In a step toward ensuring this, IFOAM – Organics International has signed the “4 per 1000”(link is external) Initiative which aims to improve the organic matter content and promote carbon sequestration in soils through the application of agricultural practices. Other signatories include ministers from Australia, Germany and France as well as international organizations such as the International Fund for Agricultural Development and the World Resources Institute.

With the end of the International Year of Soils, IFOAM – Organics International calls on world leaders to put policies and incentives in place to empower farmers to make their farms resilient and become stewards of soils.


Contacts and Links

Read the text: IFOAM

Bamboo ideal for removing carbon from atmosphere

Photo credit: SciDevNet

Copyright: Flickr/Wu Zhiyi/World Bank


China promises boost to African bamboo expertise

by Keya Archarya

“Bamboo should now become a South-South-North dynamic for climate change initiatives using China’s expertise in managing this sector.” – Hans Friederich, INBAR

Speed read

  • Network aims to transfer knowledge about novel products
  • Bamboo’s fast growth make it ideal for removing carbon from atmosphere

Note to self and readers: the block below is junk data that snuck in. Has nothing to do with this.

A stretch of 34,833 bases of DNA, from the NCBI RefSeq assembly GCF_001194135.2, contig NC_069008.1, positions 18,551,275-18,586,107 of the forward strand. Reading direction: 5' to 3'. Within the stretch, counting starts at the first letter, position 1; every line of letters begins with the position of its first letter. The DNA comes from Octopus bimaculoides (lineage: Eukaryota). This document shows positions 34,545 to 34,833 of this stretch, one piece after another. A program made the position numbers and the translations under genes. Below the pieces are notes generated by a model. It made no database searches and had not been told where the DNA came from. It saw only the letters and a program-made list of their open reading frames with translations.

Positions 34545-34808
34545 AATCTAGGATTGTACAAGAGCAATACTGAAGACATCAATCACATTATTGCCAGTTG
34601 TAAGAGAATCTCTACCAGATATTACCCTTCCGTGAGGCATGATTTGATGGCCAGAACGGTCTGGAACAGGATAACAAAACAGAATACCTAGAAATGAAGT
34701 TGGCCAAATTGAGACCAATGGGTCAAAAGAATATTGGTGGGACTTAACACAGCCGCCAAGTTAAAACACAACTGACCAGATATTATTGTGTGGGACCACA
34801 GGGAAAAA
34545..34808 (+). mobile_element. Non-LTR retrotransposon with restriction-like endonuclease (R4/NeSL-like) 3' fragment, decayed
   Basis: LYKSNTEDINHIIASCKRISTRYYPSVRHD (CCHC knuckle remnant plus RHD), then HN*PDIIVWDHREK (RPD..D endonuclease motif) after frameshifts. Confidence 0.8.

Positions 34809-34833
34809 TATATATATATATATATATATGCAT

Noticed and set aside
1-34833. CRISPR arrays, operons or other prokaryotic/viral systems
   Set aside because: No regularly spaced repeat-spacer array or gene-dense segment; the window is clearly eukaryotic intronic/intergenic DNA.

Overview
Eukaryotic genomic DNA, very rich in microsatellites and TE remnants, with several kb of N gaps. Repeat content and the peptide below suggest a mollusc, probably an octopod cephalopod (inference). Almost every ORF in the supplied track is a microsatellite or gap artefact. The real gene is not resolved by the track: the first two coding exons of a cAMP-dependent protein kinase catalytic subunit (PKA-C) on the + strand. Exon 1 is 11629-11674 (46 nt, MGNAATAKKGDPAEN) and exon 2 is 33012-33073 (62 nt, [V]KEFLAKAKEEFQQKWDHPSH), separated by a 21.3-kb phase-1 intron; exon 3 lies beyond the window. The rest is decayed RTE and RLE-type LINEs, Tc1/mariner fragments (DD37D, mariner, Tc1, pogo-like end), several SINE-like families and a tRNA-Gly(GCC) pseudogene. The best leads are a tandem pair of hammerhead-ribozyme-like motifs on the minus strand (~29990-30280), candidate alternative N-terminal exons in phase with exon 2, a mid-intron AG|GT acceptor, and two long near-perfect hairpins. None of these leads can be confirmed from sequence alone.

• Money will come from Chinese fund to fight climate change

China aims to increase Africa’s expertise in novel bamboo products through a new knowledge exchange network, it was announced at the COP 21 summit.

The country plans to team up with African states to start a partnership that would see knowledge about bamboo growth and products, such as bamboo-based biofuels and charcoal briquettes, transferred to other bamboo-growing nations.

The partnership, which was launched at an event on 9 December in Paris, France, will be overseen by INBAR, a China-based intergovernmental organisation that seeks to use bamboo and rattan to reduce poverty and environmental damage.
Part of a 20 billion renminbi (US$3.1 billion) fund that China launched in September to increase South-South cooperation on climate change will be spent on the initiative.

Bamboo’s quick growth and easy care make it ideal for removing carbon from the atmosphere, and being a raw material for biofuel and consumer products, the initiative’s supporters said.

“Bamboo should now become a South-South-North dynamic forclimate change initiatives using China’s expertise in managing this sector,” said Hans Friederich, INBAR’s director-general.

The partnership also plans to include bamboo-growing countries from Asia and Latin America at a later stage, the event heard.

Read the full article: SciDevNet

Smallholder farmers in Africa and climate change



Innovative climate change partnerships bring hope for smallholder farmers in Africa

Vivian Atakos, Vanessa Meadu and Catherine Mungai (CCAFS East Africa)

Report back from Farmers Day at the UN Climate Change Conference.

If the music changes, you must change the dance steps. So goes a popular proverb from West Africa. This has been the realization of Kisilu Musya, a small scale farmer from the Eastern part of Kenya, a semi-arid region experiencing some of the worst impacts of climate change.